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Special Learners        < Previous        Next >

 

 

Curriculum Provides Hope

For Teens Who Read Like 8-Year-Olds

 

Q. I know quite a few families with children - usually sons - who just can't read very well. The parents and the teachers tried everything under the sun to help them, but as they entered high school, they just were not good enough readers to understand their textbooks. In a couple of cases, these boys dropped out of school and went straight to work, and you can tell their parents yearned for some answer that could have helped them make it in a community college or other post-secondary setting. These young men tend to feel really, really bad about themselves, too - and it's so frustrating, because these are smart young people! They just can't read. What can be done to help them?

 

First and foremost, the situations you describe would NOT be happening if all schools taught reading in the early grades, K-2, using phonics-ONLY reading curriculum and instructional methods. That is the surest way to prevent the severe reading disabilities you describe, which are on the increase as long as Whole Language and "balanced literacy" style reading instruction is in vogue instead of phonics-ONLY methods.

 

Secondly, though, there's an excellent curriculum which might be just right for a student such as you describe. It's called The Elements Curriculum, and it's specially designed for high school students who are reading at a second and third grade level.

 

The usual reasons students would need this special curriculum include ADHD or other learning disabilities, emotional disturbances, mental retardation, autism, asthma, allergies or diabetes. Many students who use this curriculum come from low socioeconomic backgrounds and unstable or chaotic family situations. Many had years of academic underachievement, struggle and failure on their records, and needed a stopgap intervention before they moved to the next logical response, which would have been to drop out of school.

 

It isn't "babyish" like picture books at that level - no "cutesy" illustrations, for example -- but neither is it "textbookish" with small type and big words that make it inaccessible to students with a bona fide reading disability.

 

These students may be English language learners, special education students, students in an alternative setting such as in a juvenile detention center or health-care setting, or homebound.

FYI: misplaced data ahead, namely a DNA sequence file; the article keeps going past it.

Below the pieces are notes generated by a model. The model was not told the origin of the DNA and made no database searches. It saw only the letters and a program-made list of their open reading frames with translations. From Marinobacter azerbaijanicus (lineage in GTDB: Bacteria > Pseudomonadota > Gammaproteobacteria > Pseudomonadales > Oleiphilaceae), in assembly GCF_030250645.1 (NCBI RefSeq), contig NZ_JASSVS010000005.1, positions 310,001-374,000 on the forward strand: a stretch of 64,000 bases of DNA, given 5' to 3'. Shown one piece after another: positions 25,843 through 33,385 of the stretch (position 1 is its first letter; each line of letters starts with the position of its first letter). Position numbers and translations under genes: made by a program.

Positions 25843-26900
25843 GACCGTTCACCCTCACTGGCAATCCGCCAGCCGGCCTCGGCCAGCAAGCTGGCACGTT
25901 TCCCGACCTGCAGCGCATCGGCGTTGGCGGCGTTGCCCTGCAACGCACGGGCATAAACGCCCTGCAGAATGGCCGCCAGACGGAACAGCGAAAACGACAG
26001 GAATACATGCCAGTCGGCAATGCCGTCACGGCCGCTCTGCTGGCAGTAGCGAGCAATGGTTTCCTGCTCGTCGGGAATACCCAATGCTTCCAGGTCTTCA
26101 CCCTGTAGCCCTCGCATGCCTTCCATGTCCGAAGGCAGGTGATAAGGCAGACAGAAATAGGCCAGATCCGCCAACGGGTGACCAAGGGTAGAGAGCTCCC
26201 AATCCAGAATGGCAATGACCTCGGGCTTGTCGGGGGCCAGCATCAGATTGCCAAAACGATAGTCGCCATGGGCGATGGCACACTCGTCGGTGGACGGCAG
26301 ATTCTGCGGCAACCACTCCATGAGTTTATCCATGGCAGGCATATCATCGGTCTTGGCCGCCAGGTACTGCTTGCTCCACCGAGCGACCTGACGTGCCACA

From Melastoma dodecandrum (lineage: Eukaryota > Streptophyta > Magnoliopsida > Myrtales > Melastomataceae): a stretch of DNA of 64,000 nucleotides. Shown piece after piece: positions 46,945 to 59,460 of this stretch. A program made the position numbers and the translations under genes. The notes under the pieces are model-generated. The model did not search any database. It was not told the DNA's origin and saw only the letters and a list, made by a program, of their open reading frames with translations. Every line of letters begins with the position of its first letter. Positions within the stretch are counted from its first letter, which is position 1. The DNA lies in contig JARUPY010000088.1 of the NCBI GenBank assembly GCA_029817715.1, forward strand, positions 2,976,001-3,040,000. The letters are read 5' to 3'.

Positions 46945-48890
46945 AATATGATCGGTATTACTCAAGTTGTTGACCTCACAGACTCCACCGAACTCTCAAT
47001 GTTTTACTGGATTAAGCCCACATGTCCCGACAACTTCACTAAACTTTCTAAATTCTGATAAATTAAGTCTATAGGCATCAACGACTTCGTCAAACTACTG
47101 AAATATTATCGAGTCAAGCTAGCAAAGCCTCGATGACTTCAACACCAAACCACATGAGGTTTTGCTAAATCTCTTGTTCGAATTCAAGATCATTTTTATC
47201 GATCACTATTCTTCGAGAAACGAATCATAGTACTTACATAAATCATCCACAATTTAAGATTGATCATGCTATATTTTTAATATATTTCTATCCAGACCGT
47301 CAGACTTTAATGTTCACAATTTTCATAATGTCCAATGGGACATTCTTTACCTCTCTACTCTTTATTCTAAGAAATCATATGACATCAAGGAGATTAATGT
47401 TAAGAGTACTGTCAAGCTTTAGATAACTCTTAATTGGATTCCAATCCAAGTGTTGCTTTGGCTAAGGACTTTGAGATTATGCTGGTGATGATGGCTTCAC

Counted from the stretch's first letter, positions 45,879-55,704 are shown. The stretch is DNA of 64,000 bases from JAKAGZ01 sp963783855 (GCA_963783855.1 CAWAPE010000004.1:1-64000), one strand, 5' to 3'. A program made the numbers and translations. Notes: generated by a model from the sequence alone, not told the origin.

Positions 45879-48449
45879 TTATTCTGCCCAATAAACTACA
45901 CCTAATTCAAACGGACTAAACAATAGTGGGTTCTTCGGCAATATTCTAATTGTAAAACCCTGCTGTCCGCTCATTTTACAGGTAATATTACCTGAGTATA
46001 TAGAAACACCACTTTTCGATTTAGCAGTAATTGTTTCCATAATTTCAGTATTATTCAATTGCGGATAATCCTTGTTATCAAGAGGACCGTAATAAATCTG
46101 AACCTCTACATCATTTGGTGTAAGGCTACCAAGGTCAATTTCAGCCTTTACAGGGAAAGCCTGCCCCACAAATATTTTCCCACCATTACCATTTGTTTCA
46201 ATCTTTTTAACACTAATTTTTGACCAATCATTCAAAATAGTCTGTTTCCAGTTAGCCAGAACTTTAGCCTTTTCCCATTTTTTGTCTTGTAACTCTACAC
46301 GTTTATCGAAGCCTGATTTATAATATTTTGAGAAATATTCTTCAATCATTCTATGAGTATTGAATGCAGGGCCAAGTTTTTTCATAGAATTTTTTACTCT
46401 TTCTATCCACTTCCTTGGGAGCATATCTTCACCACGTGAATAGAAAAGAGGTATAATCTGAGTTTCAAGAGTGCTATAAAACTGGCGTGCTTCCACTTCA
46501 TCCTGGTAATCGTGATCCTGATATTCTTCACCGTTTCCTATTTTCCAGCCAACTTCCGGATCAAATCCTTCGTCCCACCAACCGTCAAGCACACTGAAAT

The idea is to create graduates, not dropouts - to keep struggling students engaged in school, able to learn high school level concepts in the only way they can, and meet state learning standards.

 

Educators say that the series makes the students feel success, their teachers feel success, and attendance and behavior both improved.

 

Many schools are using the Elements for "catch-up" or "credit recovery" programs. They are popular for summer school and for preparing to take the G.E.D. exam.

 

The Elements courses include basic English, algebra, geometry, integrated physics and chemistry, basic biology, government, economics, speech and communication, and Texas history.

 

The type is larger in the books and there is more white space, which makes it easier to read for learning-disabled readers, who often are confused and frustrated by the expensive, colorful graphics in many textbooks today. Though high-school level vocabulary is introduced, the words used to define the bigger vocabulary words are short and easy to read. There are graphics, illustrations and games to make the material engaging and fun.

 

 

Homework: For more information about the Elements series, call (800) 975-0054 or see www.firelightbooks.com

 

By Susan Darst Williams www.ShowandTellforParents.com Special Learners 14 2008

 

 

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